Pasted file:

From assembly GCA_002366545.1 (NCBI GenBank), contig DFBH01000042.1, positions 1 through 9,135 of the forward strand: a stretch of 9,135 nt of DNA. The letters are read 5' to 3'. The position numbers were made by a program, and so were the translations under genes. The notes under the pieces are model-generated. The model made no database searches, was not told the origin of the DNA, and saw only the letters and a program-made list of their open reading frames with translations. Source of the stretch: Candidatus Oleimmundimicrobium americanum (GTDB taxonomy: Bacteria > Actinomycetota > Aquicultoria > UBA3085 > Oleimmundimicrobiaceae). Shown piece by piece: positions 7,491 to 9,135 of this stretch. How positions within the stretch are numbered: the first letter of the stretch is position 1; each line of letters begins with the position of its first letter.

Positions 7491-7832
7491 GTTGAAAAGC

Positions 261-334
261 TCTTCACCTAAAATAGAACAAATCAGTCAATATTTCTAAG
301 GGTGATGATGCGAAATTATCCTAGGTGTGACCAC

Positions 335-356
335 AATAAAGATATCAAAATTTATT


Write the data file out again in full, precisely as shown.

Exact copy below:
From assembly GCA_002366545.1 (NCBI GenBank), contig DFBH01000042.1, positions 1 through 9,135 of the forward strand: a stretch of 9,135 nt of DNA. The letters are read 5' to 3'. The position numbers were made by a program, and so were the translations under genes. The notes under the pieces are model-generated. The model made no database searches, was not told the origin of the DNA, and saw only the letters and a program-made list of their open reading frames with translations. Source of the stretch: Candidatus Oleimmundimicrobium americanum (GTDB taxonomy: Bacteria > Actinomycetota > Aquicultoria > UBA3085 > Oleimmundimicrobiaceae). Shown piece by piece: positions 7,491 to 9,135 of this stretch. How positions within the stretch are numbered: the first letter of the stretch is position 1; each line of letters begins with the position of its first letter.

Positions 7491-7832
7491 GTTGAAAAGC

Positions 261-334
261 TCTTCACCTAAAATAGAACAAATCAGTCAATATTTCTAAG
301 GGTGATGATGCGAAATTATCCTAGGTGTGACCAC

Positions 335-356
335 AATAAAGATATCAAAATTTATT